How many have taken a harder look at this situation, to also observe how the use of fireworks has, in its own way, been inculcating militant mentality in our young people?
If you have witnessed certain scenarios whereby these youths engage in mock street battles with fireworks, this will make some sense to you. On Friday december 7, I was taking a walk with a friend near the lagoon front of the University of Lagos campus and we watched some dirty teenagers as they chased one another in the bush with fireworks while manouevouring to dodge the blasts caused by the fireworks. I did not derive pleasue from the scenario. After looking at them for a while, I asked my friend, 'In what way are these teenagers different from RUF fighters, except for the absence of rifles in their hands?'
  Then what about the wastefulness of money involved in the use of fireworks? Each time a firework is blasted, it is money that burns away. And who knows how many firework pieces blast away every second during this period? 
It is a pity that in Nigeria, the majority of children who use these fireworks are the children of the poor, who, because of their comparative ruggedness, are  less wary of the health and other implications of using fireworks, but whose parents are less financially empowered to take the appropriate action should injury or deformity occur as a result of the use of fireworks. The ragged, dirty teenagers we saw at the lagoon front were certainly children of below-average and poor parents, and you had be stunned to see how such children scramble to buy fireworks, and the huge money spent in the process.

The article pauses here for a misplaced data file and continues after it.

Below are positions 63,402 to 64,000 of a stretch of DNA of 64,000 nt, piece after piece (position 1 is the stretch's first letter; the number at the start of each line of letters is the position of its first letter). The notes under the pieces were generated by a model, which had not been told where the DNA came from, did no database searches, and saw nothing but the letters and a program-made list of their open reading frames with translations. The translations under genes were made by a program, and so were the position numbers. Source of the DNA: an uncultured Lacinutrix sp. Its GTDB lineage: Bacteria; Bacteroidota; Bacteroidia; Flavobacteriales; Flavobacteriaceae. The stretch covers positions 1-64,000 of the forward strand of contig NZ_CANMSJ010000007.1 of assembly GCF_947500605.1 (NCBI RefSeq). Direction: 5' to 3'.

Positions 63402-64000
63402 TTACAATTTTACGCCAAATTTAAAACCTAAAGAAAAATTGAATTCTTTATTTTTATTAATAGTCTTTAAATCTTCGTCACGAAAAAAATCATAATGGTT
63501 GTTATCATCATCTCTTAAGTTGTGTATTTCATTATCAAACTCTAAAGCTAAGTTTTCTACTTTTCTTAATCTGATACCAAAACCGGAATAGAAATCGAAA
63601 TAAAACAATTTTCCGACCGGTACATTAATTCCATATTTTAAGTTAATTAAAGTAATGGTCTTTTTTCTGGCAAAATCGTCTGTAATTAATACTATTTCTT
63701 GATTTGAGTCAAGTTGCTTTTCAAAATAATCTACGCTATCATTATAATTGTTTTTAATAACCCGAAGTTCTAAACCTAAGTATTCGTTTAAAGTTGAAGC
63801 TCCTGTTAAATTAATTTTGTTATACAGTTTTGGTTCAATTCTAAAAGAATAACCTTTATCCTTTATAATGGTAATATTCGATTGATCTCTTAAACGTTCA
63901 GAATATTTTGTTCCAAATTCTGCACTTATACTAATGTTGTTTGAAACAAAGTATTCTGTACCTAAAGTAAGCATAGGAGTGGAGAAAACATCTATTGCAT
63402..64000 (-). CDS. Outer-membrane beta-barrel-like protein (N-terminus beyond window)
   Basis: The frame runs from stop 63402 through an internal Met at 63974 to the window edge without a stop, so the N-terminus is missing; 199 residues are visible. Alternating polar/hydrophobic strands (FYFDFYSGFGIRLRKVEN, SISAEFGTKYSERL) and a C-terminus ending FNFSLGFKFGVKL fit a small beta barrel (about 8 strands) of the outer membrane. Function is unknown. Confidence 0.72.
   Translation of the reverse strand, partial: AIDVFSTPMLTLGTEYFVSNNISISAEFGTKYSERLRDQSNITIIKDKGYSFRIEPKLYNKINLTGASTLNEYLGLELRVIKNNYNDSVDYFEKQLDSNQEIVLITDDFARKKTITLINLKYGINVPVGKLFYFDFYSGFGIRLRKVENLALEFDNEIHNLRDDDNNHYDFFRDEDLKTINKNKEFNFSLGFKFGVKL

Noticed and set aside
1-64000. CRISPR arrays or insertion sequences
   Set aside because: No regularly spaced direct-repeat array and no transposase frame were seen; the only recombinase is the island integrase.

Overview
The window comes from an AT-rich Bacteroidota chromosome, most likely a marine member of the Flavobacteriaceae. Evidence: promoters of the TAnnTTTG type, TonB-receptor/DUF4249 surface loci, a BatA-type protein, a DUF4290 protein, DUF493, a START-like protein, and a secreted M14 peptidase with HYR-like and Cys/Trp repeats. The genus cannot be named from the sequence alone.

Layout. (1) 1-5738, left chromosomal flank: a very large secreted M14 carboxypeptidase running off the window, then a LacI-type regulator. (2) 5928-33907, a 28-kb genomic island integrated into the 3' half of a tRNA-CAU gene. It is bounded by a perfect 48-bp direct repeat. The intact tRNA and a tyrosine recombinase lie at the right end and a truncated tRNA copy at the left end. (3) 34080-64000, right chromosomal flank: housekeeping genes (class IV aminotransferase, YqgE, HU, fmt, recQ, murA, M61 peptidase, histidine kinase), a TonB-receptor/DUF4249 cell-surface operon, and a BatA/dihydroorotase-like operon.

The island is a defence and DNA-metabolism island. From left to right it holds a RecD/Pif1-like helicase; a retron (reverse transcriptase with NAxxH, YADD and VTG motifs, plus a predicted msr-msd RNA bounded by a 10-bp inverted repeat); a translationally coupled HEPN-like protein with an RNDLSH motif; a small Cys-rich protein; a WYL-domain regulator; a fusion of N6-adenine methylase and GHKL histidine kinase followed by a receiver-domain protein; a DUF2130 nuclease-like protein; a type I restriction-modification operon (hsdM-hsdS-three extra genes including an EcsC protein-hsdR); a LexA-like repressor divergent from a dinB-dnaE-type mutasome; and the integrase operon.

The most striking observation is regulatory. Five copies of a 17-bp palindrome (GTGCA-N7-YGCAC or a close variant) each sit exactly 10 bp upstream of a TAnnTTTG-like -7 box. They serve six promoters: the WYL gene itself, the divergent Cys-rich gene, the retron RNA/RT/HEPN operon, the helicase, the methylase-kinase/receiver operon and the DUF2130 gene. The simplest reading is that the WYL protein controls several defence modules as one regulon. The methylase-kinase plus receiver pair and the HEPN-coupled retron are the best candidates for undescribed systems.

The poverty of some people is not necessarily due to government policies, but due to their failure to channel the little they have, into the right things. Investigations show that the cost of many banger packets is really enough for a meal for an averiage child. If an adult inmate in a Nigerian prison is fed with #250 daily, then the cost of a kO207 packet can feed a child for 2 to 3 days!
 So, while basking in the euphoria of the festive seasons year in year out, it is also clear that we have got problems in our hands. The use of fireworks is what it really is: a menace.

 The purpose of this piece should not be misunderstood to mean a condemnation of Christmas. Rather, it is a condemnation of certain negative innovations that society allows our young people to introduce into the celebrations. It is a condemnation of a trend whereby  the didactism and spiritual essence of the Christmas period is being lost on our young people; an unpleasantt situation whereby most young people spend the eve of Christmas, Christmas proper and Boxing Day partying and blasting fireworks, rather than in church prayer sessions, sermons, reflections and giving to the needy.
 Basically, Christians teach that Christmas is a celebration of the birth (and life) of Jesus. There is no doubt that Jesus Christ was one of the greatest men that ever lived, and one of the best things to ever happen to humanity. It is impossible for a rational, unbiased mind to disagree with the idea of celebrating the birth of such remarkable person and the setting aside of a particular date for same.
  It is the position of this website that the condemnation of Christmas in some quarters, on the basis of an argument that the date is questionable, or has to do with an original pagan practice, is out of place. At best the controversy that this condemnation can generate (especially when made by non-Christians) will only create less inter-religious  harmony, for no group is ever pleased to see what it so much cherishes being attacked and condemned.
 It is a fact that the Christians may never be convinced to bury the idea of Christmas, just as the Muslims can never be convinced to do away with the institution of Islamic polygyny. The issue is about religious tolerance more than about the rightness or otherwise of the date  of  Christmas.